Physics of Olympian feats: Slickness of ice

· 3 min read

Physics of Olympian feats: Slickness of ice

Gay breaks down the physics on display at the Winter Games
Curt Bright & Mary Jane Bruce | University Communication
Video: Tim Gay explains what makes ice so slippery

For athletes, the Winter Olympics mark the culmination of a grueling four-year pursuit of gold, silver or bronze that demands time commitments and physical sacrifices inconceivable to most.

For viewers, they’re a source of entertainment, national pride, and often-obscure stories thrust into a global spotlight that shines for two weeks.

But for the University of Nebraska–Lincoln’s Tim Gay and his fellow physicists, the Winter Olympics are a masterclass in classroom physics applied on ice and snow. Though he’s best known for explaining the Newtonian physics at play on the gridiron, Gay recently helped Nebraska Today understand a few of the phenomena behind (and underneath and around) the athletic feats of the 2022 Winter Games.

Slip ’n slide

Most events at the Winter Olympics, whether figure skating or hockey or bobsledding, are defined by speed. (Apologies to curling.) On a basic level, viewers understand that those sports owe their speed to the fact that they take place on ice.

On a similarly basic level, physicists have long understood that ice lends itself to speed because it’s slippery — and that it’s slippery because its surface includes an ultra-thin layer of water that reduces friction between it and whatever sits atop it. But if the temperature is low enough for the underlying water to freeze into ice, why does the surface layer escape the same fate?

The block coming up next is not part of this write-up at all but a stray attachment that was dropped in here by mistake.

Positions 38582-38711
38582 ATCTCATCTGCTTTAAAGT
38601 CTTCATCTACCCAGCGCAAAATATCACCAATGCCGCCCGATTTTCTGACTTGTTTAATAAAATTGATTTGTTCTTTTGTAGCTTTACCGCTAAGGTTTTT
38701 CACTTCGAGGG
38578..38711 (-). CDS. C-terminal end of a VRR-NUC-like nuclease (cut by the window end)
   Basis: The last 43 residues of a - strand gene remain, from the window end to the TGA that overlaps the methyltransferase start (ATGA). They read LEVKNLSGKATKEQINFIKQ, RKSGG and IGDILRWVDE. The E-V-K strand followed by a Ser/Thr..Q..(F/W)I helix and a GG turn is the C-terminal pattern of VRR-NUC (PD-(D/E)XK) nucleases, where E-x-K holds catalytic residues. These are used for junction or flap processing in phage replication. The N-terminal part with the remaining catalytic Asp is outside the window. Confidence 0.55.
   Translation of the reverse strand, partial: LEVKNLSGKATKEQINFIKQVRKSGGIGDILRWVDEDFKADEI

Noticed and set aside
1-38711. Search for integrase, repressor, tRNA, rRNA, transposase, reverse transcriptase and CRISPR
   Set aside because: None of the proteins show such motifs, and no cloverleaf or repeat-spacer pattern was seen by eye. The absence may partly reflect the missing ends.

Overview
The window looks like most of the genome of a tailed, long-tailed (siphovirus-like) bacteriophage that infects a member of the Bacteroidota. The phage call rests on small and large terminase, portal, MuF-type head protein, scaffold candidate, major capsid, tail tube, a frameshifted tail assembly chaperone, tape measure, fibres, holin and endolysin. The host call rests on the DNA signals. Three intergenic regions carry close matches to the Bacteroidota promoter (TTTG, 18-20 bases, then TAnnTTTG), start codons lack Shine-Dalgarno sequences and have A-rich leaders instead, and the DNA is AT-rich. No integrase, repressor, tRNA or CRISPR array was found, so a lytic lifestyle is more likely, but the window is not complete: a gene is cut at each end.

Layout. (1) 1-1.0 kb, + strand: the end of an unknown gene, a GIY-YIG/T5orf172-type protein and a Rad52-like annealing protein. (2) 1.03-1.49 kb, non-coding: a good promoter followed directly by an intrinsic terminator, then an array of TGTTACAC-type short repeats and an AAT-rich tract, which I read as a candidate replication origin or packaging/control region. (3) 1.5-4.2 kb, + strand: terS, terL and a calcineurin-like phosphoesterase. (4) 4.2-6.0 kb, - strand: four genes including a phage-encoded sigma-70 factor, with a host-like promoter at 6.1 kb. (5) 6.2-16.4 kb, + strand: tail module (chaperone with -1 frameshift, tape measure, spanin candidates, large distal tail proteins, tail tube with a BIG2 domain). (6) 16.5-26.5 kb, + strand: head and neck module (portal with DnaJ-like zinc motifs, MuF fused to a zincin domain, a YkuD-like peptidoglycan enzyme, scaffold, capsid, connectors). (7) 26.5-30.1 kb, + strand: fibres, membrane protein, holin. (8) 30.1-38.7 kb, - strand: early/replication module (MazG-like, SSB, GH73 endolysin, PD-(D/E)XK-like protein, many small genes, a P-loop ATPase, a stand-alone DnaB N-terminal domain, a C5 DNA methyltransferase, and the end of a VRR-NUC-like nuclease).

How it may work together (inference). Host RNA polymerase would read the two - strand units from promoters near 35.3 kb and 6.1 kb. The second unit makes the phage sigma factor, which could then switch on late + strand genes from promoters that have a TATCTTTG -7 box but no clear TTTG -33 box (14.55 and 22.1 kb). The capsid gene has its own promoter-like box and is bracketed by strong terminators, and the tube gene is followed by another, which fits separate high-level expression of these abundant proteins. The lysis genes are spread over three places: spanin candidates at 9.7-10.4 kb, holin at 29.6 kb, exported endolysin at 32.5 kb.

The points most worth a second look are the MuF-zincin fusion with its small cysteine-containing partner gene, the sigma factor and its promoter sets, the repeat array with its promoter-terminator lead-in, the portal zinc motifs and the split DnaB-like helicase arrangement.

For roughly a century, many physicists thought that the pressure of, say, a skate blade or bobsled runner was enough to melt the surface, producing a layer of water over which the blade or runner could then glide. Eventually, though, experiments and math refuted the idea. Later, physicists proposed that the friction between a moving object and the ice beneath it would generate enough heat to yield a veneer of water. But that explanation couldn’t account for a fundamental, intuitive fact: Ice is slippery even when simply standing on it, totally motionless.

So, in the 1950s, physicists circled back to an explanation that the legendary physicist Michael Faraday had forwarded a century earlier: that solid ice inherently features a thin liquid layer on its surface. And over the past 70 years, experiments and simulations have come to support the idea that this thin layer is actually due to its molecular structure.

The water molecules of solid ice are arranged in a static, crystalline structure that locks into place thanks to strong bonding among the molecules’ hydrogen atoms. At the surface, though, the top molecular layer has nothing further to bond to. The weakening of their bonds allows those top molecules to begin vibrating more than the ones below, ultimately returning them to an amorphous state — either water or possibly loose “molecular marbles” on which Olympic athletes speed their way to glory.

“This thin layer is what makes ice slick,” Gay said, “and makes the Olympics so fun to watch.”

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